Conforming to societal ideals has never once been my goal. Instead, I choose to explore life outside of the box that the education system – in my case the country that I live in as well – has conveniently placed me in. This results in those who share the same perspective as I, to be subjected to constant censorship. I have a fair share of stories where I’ve been disregarded of for my ideas being too ‘risky’ and ‘unrealistic’, but one event in particular has been a true testament to me and others around me, about the box or ‘bubble’ that we call home.

Amid global humanitarian injustice, I had the idea of starting an Amnesty International club at my school, to educate my peers on the horrors of what really happens around the world and what happens in an area that’s a stone throw away from us. It was an ambitious idea, seeing as we would have been the first school in the country – and possibly the region – to start such a program. Starting a club was not an easy task, yet it was something that I was willing to devote my time to in hopes of getting it off the ground.

Weeks pass by, and I’ve received confirmation that I can go ahead and start it, under the condition that I retain from discussing any topics that involve this country, region and any other related nations. This was the paradox of the year for me. Someone actually had the nerve to censor such a program, knowing its essential involvement in human rights in the world. Out of sheer desperation, I was willing to go along with this proposal, so that there would be some form of awareness for global humanitarian issues.

Unfortunately as predicted, the entire idea was scrapped a few days later, citing that it was ‘inappropriate’ to start it. I doubt that’s what they actually thought though, it was probably because they believed that we were planning to stage protests on the streets or overthrow the government, something absurd like that. It is fair to say that I felt greatly disappointed, mainly because I had such an optimistic view towards this – my mistake right from the start and my first taste of reality I guess. On the other hand, I was delighted that this sparked concern amongst students, considering that we’ve all been in this bubble for so long.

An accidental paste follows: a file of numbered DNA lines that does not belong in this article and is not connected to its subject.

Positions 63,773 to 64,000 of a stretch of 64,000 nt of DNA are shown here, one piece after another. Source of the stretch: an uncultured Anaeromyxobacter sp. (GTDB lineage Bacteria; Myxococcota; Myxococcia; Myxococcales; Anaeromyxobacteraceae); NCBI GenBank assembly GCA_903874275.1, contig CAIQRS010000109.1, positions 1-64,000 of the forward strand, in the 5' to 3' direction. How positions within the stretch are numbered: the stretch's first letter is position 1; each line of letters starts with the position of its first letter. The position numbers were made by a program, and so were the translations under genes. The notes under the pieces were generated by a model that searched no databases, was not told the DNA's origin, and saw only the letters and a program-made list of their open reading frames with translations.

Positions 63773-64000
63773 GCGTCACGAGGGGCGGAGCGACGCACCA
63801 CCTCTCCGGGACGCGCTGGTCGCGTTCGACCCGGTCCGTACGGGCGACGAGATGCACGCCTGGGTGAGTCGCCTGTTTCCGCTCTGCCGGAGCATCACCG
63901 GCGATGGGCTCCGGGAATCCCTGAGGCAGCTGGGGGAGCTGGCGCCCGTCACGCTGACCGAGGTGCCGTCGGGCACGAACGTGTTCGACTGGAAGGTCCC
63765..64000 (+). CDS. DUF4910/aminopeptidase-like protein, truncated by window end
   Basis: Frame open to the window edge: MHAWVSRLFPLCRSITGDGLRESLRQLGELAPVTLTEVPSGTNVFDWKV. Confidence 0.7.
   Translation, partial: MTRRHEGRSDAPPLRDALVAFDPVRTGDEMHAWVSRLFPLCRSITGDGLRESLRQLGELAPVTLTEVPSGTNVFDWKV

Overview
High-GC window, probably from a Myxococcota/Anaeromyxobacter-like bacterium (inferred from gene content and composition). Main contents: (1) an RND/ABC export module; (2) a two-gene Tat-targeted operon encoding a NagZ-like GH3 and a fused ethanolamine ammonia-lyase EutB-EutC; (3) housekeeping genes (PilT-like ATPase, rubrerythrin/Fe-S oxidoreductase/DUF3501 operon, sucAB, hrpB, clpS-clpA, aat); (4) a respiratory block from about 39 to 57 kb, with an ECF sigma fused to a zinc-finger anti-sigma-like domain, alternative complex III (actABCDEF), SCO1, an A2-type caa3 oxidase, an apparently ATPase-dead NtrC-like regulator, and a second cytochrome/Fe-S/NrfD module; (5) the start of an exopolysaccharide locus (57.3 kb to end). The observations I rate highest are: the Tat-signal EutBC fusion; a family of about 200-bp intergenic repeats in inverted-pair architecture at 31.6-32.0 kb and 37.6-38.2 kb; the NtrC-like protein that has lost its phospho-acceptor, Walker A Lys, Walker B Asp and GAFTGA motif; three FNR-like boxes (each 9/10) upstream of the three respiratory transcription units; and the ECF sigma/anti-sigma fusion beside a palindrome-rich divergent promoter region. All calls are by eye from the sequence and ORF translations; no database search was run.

My message to you is to take action for what you believe is right, no matter where in the world you are. If you live in a country where censorship isn’t an issue, use that to your advantage and make a difference today. It will take a lot of time and effort, but if you truly believe in it, you can make the impossible possible. Be the voice for students like myself who never got to express it, so that someday we can be thankful for not begging for Amnesty for making it International.

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